About Last Blog Post, and Other Things

Okay, I have a few topics to cover today. I have homework to do but I feel like doing a blog post instead, so I’ll indulge myself. 🙂

Topic #1: My Latest Blog Post

First let me say that yes, I am aware that I misspelled “obsession” as “obession” in the title of my blog post. I found it humorous and ironic, but I was kind of annoyed that, even when I fixed it on my blog, the misspelling lived a long un-fixable life on Facebook. I imagined that everyone saw it but couldn’t point it out for fear of coming across as a fake intellectual. 😀

The blog post had one of the most interesting responses I have ever received. Some of the response was expected, and some was quite unexpected.

My post perched on the edge of devaluing education and intelligence in general. I toyed with the idea of putting in lots of disclaimers about how important education is, and how I think intelligence is a worthy thing to aspire to, but in the end I didn’t because that wasn’t what the blog post was about.

I expected this to slightly bother some people who really do value intelligence, and like to read and share things that make them think. I thought I might make them paranoid that their very real aspirations to learn more would be perceived as “fake.” And I did get a little of that, though not as much as I was afraid I might.

So maybe I’ll add one disclaimer: I you are a “fake intellectual” at heart but are sharing things that are actually interesting and bring more information to the world as a whole, while being respectful to those who disagree with you, then great. I don’t like “fakeness,” but I do think good things can come from a place of fakeness. For instance, being kind to someone you don’t like.

However, things that establish your intelligence primarily by labeling an entire group of people as “stupid” have got to go.

There were, however, two very unexpected responses that pleased me immensely.

First, several people admitted that the post hit really close to home for them. I don’t think you guys understand how rare this is. We have a tendency to construct a reality around ourselves, applaud the things that fit this reality, and squirm away silently from the things that don’t. I don’t think I have EVER written something that said, essentially, “you’re doing something wrong,” and had the response be, “oh, you’re right, I am.”

In fact, I don’t know if I have ever responded this way to something I read. The things that actually change my mind usually happen from a slow chipping away at existing ideas. Or, if I do suddenly realize that I’m wrong, I don’t usually have the guts to advertise it.

The other thing that surprised/pleased me was that I got a few private messages about the post.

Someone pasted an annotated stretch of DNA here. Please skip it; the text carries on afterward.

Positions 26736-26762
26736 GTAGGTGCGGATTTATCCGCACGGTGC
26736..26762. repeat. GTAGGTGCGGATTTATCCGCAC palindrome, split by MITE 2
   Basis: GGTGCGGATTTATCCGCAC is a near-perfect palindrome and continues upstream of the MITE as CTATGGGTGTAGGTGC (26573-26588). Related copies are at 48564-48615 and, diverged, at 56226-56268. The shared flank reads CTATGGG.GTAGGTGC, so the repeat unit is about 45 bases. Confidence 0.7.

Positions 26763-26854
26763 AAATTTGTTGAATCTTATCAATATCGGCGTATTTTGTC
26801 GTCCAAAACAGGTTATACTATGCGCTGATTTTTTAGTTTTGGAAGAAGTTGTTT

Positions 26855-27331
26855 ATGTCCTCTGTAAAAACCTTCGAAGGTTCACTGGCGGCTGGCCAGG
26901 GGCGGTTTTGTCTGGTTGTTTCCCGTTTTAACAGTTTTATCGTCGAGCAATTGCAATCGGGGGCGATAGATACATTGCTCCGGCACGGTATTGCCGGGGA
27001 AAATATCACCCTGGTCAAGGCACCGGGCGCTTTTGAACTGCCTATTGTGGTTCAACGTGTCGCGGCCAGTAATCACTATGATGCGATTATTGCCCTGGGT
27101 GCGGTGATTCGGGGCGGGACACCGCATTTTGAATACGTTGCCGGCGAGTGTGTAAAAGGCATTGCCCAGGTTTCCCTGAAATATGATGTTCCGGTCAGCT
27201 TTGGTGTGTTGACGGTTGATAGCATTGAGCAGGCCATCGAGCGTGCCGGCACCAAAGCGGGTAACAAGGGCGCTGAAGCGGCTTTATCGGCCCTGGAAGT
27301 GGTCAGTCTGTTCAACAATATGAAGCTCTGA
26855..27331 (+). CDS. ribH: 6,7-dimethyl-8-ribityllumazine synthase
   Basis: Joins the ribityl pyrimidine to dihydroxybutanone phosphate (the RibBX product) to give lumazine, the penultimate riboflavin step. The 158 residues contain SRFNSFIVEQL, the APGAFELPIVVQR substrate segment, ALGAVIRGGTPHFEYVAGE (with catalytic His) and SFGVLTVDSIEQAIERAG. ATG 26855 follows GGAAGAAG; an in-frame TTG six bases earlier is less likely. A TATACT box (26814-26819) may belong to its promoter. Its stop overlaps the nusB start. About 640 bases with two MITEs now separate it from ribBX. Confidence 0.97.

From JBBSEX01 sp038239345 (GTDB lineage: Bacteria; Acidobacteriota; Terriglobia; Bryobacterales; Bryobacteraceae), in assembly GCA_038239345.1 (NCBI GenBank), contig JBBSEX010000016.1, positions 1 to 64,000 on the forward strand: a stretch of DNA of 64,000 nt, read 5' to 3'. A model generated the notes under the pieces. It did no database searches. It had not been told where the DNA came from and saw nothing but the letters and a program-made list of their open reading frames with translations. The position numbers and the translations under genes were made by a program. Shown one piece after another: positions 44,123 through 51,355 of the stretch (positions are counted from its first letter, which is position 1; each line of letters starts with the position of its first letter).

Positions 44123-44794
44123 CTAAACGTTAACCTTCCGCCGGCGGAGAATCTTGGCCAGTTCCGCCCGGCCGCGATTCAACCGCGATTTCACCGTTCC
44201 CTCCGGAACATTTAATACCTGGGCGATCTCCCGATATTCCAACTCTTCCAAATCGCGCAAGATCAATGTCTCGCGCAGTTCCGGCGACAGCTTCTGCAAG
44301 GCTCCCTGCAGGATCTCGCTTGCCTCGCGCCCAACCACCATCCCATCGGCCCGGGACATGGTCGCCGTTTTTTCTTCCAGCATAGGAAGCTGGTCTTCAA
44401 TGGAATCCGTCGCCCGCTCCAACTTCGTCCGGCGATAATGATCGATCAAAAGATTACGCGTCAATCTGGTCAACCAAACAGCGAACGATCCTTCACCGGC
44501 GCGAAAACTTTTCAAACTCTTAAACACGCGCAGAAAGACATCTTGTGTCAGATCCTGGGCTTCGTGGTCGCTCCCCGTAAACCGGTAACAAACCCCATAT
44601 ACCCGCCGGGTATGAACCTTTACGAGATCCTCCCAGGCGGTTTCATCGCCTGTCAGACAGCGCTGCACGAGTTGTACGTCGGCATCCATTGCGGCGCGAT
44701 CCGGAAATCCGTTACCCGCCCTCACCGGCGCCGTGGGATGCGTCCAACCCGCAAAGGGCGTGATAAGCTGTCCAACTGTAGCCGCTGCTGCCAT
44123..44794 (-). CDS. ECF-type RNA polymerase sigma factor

I’ve often wondered about how the dynamics of blogging (especially blogging about controversy) would change if the only “commenting” option were to message the author directly. Now, I know what you’re thinking. “You should just try it! Disable comments! Tell people not to comment!”

Well, the thing is, many people depend on Facebook to see my posts, and if no one comments on Facebook not nearly as many of my friends will see that I’ve even posted. Yeah, stupid Facebook algorithms. Oh well. I really do like comments, so I don’t mind.

However, private messages are also very nice. So, if you have something to say about my post that you don’t necessarily want to make open to general discussion, feel free to message me on Facebook or send me an email. But also, comment. Either one works. (Or both.)

Topic #2: Contact Information

I added a “contact” tab for that exact reason. My email address has always lurked somewhere around the blog, but I decided to lodge it in an easy-to-find location.

Topic #3: About Me

I keep clicking on the blog links of people who comment on or like my posts, and then being disappointed to find that they have little-to-no “about me” information.

Well hello kettle, my name is pot, because I also have little-to-no “about me” information. You’d think that if I’m narcissistic enough to blog about myself I’d take pleasure in constructing a lengthy essay about who I am. But it still feels weird.

Any help from you on this matter would be appreciated. How do you decide how to describe yourself? When you read the “about me” page of bloggers, what info are you hoping to find?

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2 responses to “About Last Blog Post, and Other Things

  1. Quite frankly, when I read someone’s about me I am trying to fit them into a category….so I’m looking for things which show who/what has influenced them. Of course, I, personally, don’t like being stuck into categories, so that is why I don’t always give that sort of information in my own descriptions. Hypocritical, I suppose.